I don’t possess anywhere that could be described as a production studio or viewing space. My work is sort of experienced-based, consisting of outdoors field research and performance which I take home. If the screening committee had absolutely insisted on visiting me I would probably have suggested meeting in a disused tunnel in my neighborhood.
In my presentation I was conscious of recreating my own experiences in a short space of time. Rather than merely reporting on the past, based on the live happenings on the web camera I considered the best way for a new exhibition plan and online viewing, and on-the-spot before the committee I delivered my presentation using a maquette and web camera. I likened the screening committee members at the venue to visitors at an exhibition, and the screening committee members participating online to visitors watching from home. With regard to the remote attacks, their history and the witnessing of them, I showed how much viewers can become engrossed, and my attitude and concepts regarding contemporary remote technologies. It was highly enjoyable.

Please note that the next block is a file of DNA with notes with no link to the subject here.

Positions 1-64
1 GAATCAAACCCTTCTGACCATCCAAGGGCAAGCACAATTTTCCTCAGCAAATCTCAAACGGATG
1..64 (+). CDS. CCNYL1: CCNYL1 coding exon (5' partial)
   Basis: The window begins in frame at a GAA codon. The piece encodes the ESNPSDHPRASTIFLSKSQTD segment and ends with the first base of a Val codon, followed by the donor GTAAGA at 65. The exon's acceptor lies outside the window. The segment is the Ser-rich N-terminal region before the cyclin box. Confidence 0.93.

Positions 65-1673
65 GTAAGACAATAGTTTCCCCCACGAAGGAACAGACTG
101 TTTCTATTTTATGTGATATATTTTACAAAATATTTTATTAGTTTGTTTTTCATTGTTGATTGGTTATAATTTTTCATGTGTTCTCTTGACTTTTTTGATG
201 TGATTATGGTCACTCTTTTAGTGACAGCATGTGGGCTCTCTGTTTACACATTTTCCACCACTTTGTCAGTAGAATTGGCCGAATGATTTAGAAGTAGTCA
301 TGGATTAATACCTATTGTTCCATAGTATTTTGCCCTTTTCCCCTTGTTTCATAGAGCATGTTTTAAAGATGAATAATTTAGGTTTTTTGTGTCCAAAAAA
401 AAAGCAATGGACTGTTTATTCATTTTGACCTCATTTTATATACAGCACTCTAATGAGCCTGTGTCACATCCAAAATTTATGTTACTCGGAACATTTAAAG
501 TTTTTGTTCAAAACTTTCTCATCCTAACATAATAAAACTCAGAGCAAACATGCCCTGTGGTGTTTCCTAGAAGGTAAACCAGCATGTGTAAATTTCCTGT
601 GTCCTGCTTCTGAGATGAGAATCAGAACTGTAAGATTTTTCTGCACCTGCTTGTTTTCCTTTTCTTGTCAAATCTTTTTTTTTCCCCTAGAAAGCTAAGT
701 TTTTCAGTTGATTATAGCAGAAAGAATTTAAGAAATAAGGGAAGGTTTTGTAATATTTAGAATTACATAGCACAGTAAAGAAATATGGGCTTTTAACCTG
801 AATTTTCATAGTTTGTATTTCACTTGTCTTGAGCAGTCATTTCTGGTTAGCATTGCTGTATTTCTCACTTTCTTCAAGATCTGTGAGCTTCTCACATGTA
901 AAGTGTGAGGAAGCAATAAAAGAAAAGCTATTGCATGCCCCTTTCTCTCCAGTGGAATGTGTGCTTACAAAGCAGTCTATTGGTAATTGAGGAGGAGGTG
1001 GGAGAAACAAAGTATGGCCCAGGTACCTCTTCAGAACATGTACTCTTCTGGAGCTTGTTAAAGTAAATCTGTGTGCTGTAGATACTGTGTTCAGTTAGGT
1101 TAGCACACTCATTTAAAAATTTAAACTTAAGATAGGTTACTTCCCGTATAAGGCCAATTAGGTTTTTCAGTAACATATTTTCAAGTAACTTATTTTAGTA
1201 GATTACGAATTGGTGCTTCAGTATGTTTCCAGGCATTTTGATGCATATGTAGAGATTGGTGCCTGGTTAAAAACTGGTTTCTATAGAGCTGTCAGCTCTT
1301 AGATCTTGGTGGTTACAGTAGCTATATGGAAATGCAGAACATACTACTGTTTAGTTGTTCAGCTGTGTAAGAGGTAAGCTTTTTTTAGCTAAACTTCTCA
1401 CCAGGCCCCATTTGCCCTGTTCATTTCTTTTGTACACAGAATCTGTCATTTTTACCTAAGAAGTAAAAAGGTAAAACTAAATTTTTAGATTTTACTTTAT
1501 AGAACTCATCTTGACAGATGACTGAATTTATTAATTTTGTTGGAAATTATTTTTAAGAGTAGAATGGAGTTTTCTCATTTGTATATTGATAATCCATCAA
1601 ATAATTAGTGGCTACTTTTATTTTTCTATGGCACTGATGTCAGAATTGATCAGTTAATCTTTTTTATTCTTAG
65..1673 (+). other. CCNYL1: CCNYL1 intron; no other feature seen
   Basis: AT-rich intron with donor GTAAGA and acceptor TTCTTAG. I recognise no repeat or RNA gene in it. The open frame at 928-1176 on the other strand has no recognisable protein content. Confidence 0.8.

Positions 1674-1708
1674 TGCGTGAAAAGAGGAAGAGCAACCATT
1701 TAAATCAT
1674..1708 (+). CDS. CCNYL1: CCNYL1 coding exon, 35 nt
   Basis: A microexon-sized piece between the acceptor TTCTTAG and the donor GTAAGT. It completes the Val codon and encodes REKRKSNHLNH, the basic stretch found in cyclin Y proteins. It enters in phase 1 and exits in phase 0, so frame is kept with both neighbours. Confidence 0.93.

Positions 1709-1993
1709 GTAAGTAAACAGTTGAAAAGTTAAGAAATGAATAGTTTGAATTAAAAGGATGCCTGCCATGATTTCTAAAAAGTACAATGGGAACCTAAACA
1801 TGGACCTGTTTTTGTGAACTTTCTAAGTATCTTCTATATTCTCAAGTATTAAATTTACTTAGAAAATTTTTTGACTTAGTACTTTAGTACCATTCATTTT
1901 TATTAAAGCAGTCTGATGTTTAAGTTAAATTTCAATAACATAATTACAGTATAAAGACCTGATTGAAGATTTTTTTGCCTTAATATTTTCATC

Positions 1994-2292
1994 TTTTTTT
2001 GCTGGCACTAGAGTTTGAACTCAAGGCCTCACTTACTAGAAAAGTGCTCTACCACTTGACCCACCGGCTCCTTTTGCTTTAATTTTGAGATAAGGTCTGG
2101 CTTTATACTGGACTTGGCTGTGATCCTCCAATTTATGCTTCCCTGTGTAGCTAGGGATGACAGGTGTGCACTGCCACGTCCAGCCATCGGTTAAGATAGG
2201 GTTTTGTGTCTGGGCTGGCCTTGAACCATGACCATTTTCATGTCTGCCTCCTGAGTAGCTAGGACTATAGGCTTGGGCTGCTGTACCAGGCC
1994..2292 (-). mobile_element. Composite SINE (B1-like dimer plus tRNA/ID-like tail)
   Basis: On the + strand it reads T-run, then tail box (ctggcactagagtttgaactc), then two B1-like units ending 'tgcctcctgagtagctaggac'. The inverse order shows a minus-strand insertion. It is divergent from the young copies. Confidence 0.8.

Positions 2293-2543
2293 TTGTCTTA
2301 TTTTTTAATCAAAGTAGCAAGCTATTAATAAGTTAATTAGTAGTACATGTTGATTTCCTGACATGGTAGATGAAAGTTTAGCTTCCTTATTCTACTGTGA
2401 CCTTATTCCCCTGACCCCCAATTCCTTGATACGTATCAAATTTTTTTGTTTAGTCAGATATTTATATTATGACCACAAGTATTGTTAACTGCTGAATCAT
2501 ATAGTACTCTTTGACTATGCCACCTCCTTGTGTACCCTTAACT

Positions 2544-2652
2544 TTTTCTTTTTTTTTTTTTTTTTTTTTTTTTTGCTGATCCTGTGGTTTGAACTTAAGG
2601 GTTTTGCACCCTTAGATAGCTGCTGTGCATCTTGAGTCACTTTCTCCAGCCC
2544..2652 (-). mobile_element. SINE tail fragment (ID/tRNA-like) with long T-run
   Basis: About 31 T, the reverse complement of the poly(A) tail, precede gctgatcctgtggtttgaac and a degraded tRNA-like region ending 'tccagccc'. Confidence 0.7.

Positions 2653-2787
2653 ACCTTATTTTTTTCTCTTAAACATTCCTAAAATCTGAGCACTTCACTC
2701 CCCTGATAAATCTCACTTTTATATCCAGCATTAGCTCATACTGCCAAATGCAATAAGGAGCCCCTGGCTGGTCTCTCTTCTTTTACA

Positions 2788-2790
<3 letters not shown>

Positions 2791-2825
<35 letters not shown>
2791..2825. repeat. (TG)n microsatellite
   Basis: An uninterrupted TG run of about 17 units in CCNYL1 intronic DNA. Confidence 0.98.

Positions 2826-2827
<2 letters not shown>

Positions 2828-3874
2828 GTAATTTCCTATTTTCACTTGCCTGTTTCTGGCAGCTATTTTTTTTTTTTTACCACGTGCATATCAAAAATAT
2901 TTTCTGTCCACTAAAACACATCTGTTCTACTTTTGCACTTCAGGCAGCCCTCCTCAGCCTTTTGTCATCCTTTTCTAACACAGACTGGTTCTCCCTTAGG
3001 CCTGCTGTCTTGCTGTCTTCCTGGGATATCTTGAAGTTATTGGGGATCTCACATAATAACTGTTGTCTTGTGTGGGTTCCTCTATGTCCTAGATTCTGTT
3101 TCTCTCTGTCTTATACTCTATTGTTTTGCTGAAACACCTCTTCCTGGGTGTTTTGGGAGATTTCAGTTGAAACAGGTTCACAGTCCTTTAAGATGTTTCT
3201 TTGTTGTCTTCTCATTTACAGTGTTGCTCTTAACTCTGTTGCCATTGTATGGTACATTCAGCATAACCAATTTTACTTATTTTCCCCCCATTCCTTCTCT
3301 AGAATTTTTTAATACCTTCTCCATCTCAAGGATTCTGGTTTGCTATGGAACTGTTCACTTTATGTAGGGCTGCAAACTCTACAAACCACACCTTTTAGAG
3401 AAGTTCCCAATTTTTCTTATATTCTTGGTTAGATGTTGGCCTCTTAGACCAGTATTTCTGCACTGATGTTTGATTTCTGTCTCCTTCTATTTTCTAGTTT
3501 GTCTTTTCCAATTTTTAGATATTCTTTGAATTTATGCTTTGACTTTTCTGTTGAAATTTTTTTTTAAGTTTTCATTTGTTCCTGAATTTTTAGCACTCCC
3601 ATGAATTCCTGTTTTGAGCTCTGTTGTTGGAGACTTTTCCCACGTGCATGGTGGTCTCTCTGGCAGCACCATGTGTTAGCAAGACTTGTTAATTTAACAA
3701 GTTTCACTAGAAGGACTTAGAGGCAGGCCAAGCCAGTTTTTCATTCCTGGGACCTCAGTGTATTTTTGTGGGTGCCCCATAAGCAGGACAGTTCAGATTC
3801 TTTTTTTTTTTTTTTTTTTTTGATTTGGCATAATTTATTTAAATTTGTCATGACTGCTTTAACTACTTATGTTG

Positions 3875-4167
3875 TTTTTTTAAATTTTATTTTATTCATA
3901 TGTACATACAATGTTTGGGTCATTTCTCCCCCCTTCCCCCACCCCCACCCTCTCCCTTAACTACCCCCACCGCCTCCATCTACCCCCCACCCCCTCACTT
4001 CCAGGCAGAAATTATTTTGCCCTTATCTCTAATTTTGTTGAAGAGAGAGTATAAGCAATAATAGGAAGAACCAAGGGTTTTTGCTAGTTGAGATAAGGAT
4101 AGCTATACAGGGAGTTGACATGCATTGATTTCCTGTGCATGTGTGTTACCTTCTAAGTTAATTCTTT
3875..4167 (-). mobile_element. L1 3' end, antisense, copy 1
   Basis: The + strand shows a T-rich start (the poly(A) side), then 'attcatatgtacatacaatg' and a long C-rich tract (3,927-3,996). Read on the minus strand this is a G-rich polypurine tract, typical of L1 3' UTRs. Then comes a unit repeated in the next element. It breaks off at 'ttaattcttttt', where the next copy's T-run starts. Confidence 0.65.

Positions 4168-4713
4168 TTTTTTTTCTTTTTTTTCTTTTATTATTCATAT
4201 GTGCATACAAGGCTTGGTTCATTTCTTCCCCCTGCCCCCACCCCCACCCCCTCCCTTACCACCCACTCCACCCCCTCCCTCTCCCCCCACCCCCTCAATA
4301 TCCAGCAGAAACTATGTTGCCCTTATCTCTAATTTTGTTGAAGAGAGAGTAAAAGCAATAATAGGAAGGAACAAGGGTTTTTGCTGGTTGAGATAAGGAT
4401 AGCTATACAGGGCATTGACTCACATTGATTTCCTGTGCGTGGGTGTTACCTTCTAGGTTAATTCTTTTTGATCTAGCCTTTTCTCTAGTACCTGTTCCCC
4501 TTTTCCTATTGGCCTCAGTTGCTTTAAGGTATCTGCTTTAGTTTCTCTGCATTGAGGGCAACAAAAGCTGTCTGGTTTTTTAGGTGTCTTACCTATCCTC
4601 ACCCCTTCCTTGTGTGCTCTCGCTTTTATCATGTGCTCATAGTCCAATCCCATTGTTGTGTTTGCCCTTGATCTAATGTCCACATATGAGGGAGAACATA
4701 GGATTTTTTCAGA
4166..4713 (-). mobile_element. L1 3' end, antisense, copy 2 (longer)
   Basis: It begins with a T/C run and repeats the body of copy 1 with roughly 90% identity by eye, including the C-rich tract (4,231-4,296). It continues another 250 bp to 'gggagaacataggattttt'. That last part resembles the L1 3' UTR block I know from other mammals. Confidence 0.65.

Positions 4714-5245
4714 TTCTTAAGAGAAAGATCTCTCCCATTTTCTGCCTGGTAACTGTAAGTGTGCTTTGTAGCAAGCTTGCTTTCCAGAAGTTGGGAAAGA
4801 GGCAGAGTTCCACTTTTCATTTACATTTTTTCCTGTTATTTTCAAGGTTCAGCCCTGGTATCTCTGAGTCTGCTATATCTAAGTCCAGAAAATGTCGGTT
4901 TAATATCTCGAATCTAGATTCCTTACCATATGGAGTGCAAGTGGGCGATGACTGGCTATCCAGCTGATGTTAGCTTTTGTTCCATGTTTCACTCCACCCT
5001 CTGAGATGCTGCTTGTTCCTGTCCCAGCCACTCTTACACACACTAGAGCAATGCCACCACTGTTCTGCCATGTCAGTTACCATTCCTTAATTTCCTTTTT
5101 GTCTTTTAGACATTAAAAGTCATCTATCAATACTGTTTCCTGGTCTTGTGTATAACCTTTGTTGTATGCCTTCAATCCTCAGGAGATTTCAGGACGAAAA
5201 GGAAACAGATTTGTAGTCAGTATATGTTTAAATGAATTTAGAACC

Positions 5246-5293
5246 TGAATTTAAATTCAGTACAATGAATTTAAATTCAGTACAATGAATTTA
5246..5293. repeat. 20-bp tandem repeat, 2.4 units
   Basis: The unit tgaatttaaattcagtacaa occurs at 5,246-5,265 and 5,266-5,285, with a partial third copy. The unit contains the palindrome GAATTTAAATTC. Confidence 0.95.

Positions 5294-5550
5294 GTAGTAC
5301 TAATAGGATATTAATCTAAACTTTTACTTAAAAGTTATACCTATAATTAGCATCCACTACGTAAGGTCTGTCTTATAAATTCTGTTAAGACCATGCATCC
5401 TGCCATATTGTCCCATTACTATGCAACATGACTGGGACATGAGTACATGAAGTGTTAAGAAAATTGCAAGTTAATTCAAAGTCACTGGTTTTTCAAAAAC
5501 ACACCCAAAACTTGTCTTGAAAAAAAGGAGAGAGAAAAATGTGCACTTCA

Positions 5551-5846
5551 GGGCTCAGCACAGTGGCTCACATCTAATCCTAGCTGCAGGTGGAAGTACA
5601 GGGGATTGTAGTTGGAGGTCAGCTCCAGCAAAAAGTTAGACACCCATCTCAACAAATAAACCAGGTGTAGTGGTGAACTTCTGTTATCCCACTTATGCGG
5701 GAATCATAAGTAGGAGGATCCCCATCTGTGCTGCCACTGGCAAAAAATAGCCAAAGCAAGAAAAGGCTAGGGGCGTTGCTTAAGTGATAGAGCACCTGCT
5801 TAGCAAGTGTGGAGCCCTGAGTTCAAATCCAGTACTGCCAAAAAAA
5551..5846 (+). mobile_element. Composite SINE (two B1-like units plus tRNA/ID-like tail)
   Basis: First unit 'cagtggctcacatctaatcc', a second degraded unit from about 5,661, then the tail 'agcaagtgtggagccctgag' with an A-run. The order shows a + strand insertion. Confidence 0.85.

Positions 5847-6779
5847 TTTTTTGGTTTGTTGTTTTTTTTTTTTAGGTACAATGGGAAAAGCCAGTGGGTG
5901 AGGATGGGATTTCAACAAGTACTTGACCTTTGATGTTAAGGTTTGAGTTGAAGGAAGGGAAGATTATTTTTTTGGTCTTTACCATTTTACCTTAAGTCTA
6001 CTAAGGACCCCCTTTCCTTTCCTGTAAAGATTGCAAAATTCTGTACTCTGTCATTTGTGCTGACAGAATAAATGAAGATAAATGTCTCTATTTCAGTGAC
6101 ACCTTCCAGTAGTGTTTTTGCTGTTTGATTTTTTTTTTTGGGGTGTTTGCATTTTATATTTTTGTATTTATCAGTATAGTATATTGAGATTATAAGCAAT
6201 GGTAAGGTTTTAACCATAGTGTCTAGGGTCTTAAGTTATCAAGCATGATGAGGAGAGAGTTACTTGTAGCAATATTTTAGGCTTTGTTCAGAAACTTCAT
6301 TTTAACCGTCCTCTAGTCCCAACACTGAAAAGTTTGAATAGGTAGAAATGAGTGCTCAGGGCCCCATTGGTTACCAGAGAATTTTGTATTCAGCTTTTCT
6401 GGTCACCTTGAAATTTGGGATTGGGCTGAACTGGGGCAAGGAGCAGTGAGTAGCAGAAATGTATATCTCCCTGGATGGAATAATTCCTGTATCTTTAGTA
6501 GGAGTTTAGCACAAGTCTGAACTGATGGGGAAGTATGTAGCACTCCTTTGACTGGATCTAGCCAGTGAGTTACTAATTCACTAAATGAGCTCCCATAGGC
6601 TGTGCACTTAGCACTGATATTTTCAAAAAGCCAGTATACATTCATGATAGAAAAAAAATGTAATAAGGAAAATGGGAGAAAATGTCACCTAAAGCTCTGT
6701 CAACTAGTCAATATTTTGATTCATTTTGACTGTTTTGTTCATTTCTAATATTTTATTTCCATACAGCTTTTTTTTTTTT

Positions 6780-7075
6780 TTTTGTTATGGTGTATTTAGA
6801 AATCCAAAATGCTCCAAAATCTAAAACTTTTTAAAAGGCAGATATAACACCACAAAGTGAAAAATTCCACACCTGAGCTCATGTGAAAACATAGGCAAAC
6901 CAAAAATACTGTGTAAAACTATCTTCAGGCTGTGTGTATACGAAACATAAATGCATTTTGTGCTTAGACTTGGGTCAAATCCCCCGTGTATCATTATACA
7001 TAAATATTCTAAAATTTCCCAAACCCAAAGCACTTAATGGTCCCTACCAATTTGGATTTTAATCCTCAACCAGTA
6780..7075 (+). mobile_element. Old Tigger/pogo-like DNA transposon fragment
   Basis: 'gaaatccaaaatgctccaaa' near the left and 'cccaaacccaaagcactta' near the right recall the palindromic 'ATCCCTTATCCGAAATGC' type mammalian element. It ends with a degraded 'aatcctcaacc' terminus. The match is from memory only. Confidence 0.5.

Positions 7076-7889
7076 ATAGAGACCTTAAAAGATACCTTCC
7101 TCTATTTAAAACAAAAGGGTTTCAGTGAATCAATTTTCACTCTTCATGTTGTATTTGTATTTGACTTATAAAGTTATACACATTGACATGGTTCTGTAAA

We’re talking to each other over a web camera right now, and media and digital technology are an essential part of modern-day creative activities. How do you view the characteristics that they possess?
Strange rumors and conspiracy theories flood the Internet, connections made visible over SNS identify friends or foes like a sensor in a factory, people are whipped by storms of defamatory remarks based on the vaguest of information, and it has now been for a long time that these factors have had an effect on the lifestyle of real society and political conduct. It happens every time there’s a disaster or crime, but personally it was the chaos and divisions that occurred after the nuclear accident caused by the 2011 Great East Japan Earthquake that really brought this home to me.
Researching the balloon bombs I felt, even more than a wartime topic, a connection with the negative side of the way modern people are behaving now that they have in their hands the remote technologies of the media and Internet. In general I started to feel more strongly that our ethical perspective is being regulated by the technological environment. You could I think say they are being regulated by a “war.” Using the Internet to attack people or organizations you have never met or are acquainted about is akin to “bombing,” The way of thinking that if it’s for the sake of “justice” then a certain amount of errant bombing or “collateral” can’t be helped is like the blind way the Japanese Army released the balloon bombs, or the U.S. Army accidentally kills civilians using drone bombs.